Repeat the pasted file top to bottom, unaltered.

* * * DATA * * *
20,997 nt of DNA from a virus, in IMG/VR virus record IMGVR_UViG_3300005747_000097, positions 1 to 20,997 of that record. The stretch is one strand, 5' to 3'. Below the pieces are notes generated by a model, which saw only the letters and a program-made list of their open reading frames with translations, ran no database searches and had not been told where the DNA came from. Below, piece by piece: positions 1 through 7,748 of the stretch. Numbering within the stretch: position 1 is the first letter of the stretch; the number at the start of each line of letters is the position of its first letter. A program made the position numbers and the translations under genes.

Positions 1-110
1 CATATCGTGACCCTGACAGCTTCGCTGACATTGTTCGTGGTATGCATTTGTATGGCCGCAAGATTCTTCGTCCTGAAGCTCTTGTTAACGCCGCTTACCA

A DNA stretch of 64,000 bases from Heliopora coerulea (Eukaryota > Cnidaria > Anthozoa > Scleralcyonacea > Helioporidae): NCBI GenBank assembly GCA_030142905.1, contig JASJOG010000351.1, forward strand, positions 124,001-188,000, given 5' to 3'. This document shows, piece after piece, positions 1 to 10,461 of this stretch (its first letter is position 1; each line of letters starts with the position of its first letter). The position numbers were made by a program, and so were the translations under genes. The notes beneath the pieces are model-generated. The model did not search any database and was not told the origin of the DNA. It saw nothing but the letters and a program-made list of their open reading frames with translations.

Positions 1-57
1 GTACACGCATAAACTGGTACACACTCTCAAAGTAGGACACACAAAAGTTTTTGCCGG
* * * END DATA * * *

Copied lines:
20,997 nt of DNA from a virus, in IMG/VR virus record IMGVR_UViG_3300005747_000097, positions 1 to 20,997 of that record. The stretch is one strand, 5' to 3'. Below the pieces are notes generated by a model, which saw only the letters and a program-made list of their open reading frames with translations, ran no database searches and had not been told where the DNA came from. Below, piece by piece: positions 1 through 7,748 of the stretch. Numbering within the stretch: position 1 is the first letter of the stretch; the number at the start of each line of letters is the position of its first letter. A program made the position numbers and the translations under genes.

Positions 1-110
1 CATATCGTGACCCTGACAGCTTCGCTGACATTGTTCGTGGTATGCATTTGTATGGCCGCAAGATTCTTCGTCCTGAAGCTCTTGTTAACGCCGCTTACCA

A DNA stretch of 64,000 bases from Heliopora coerulea (Eukaryota > Cnidaria > Anthozoa > Scleralcyonacea > Helioporidae): NCBI GenBank assembly GCA_030142905.1, contig JASJOG010000351.1, forward strand, positions 124,001-188,000, given 5' to 3'. This document shows, piece after piece, positions 1 to 10,461 of this stretch (its first letter is position 1; each line of letters starts with the position of its first letter). The position numbers were made by a program, and so were the translations under genes. The notes beneath the pieces are model-generated. The model did not search any database and was not told the origin of the DNA. It saw nothing but the letters and a program-made list of their open reading frames with translations.

Positions 1-57
1 GTACACGCATAAACTGGTACACACTCTCAAAGTAGGACACACAAAAGTTTTTGCCGG